I will be back soon with more tips and suggestions!


A new type of TOEFL Task 2 campus conversation (Part 2): How to answer it

In a previous post, I introduced a new type of Task 2 campus conversation in which the student agreed with the basic idea of the plan to close down the computer lab because students had their own laptops, but she didn’t like the idea of adding more books to the library. If you haven’t seen the first post, please go back and look at this new type of Task 2.

How should we organize our answer? It could look something like this:

The university is planning to get rid of the computer lab in the multimedia department because they argue that most students have their own laptops, and it will give them more space to expand the book section.

The woman mostly agreed with this plan. First of all, she said that most students in the multimedia department had their own laptops because they were quite inexpensive and everyone needed them for homework. As a result, the computer lab was hardly ever used these days.

However, she didn’t think it was a good idea to expand the number of books as published books in the multimedia field are typically soon out-of-date.  She suggested that the space would be better utilized as a meeting area for groups working on projects.

So, it’s not widely different from what we are used to. We can add ‘mostly’ to ‘agreed’ and use a contrasting linking word to introduce the second point, such as ‘However’.

In conclusion, you are still more likely to see the old pattern, but please be aware that this new pattern above is possible.

New TOEFL Speaking Task 2 (Part 1) by John Grant

Recently, TOEFL has modified the pattern that TOEFL Task 2 campus conversations typically take. In this blog post, I will examine what this new type of task looks like. In an upcoming post, I will show you how you can answer it.

We are all familiar with the usual pattern as follows.

In the reading, there is a proposal to improve things around campus or an announcement from the university of a plan to change something. Then, we hear a conversation between a man and a woman about the change.

In this pattern, the person has either completely agreed or completely disagreed with the plan or proposal. Our job is to summarize the plan or proposal, the person’s opinion, and both reasons.

While we still usually see this pattern on the TOEFL test, ETS has added a third way the conversation could develop. In this new pattern, the man or the woman agrees with the main change and agrees with the first reason that is explained in the reading.  However, they disagree with the second reason. Let’s look at an example.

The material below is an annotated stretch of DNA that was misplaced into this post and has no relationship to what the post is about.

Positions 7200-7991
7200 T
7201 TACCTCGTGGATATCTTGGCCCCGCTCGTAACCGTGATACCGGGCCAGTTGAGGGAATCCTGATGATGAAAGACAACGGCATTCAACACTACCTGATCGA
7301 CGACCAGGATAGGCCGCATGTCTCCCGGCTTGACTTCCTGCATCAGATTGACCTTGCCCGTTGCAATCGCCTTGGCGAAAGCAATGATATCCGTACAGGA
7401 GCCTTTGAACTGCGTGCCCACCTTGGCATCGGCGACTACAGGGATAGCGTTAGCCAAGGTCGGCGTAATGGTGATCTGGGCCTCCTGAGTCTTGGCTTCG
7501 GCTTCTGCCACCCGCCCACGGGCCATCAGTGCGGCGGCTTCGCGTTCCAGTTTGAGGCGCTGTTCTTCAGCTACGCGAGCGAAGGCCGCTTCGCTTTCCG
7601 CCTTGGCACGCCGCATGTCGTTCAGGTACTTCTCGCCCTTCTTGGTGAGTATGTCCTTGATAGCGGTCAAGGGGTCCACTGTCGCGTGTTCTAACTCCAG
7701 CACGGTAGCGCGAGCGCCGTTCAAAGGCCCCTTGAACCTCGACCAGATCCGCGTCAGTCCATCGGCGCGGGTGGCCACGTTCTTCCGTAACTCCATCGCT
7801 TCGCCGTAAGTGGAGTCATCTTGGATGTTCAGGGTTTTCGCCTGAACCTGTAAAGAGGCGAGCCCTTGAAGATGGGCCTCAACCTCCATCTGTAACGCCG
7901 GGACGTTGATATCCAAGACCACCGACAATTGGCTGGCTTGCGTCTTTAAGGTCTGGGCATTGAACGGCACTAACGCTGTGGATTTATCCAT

Read this announcement from the university.


Changes to the Multimedia Department’s Library

The university board has decided to close the computer lab in the multimedia department’s library. This decision was taken because, according to a recent survey, a majority of students in this department own their own laptop and use it exclusively for their work. The library will continue to lend out laptops to students that do not have them.

In addition, the space that the computer lab currently occupies can be used to increase the number of books about multimedia that the library has to offer.


To summarize, we can say the reading makes these points:


Type: Announcement from multimedia college.
Plan:  They want to close the computer lab in the library.
Reason 1: Most students have their own laptops.
Reason 2: It will free up space so they can add more books.


Now, let’s look at a transcript of a conversation between a man and a woman discussing the announcement.

Male student Have you heard about the computer lab?


Female student I sure have, and I think it’s about time.


Male student Why’s that?


Female student Well, they’re right that most students have their own laptops these days. Every year they’re getting cheaper and cheaper. Also, in our field, you need your own laptop so you can do the homework. Those old computers in the lab just weren’t being used.


Male student So you must be happy that they’re getting new books.
Female student That is one thing that bothers me.


Male student What do you mean?


Female student Multimedia is such a changing field that by the time books are published, they’re already out of date. I mean, if you’re going to write a paper, you’d head to the Internet first for the latest information.


Male student I see what you mean.


Female student I think that extra space would be better used as a meeting room for group projects.


As you can see, the woman agrees with the change and the first reason for the change. However, she doesn’t think it’s a good idea to buy more books, and she offered an alternative on how to use the extra space.

In my next post, I will show you how to answer this question.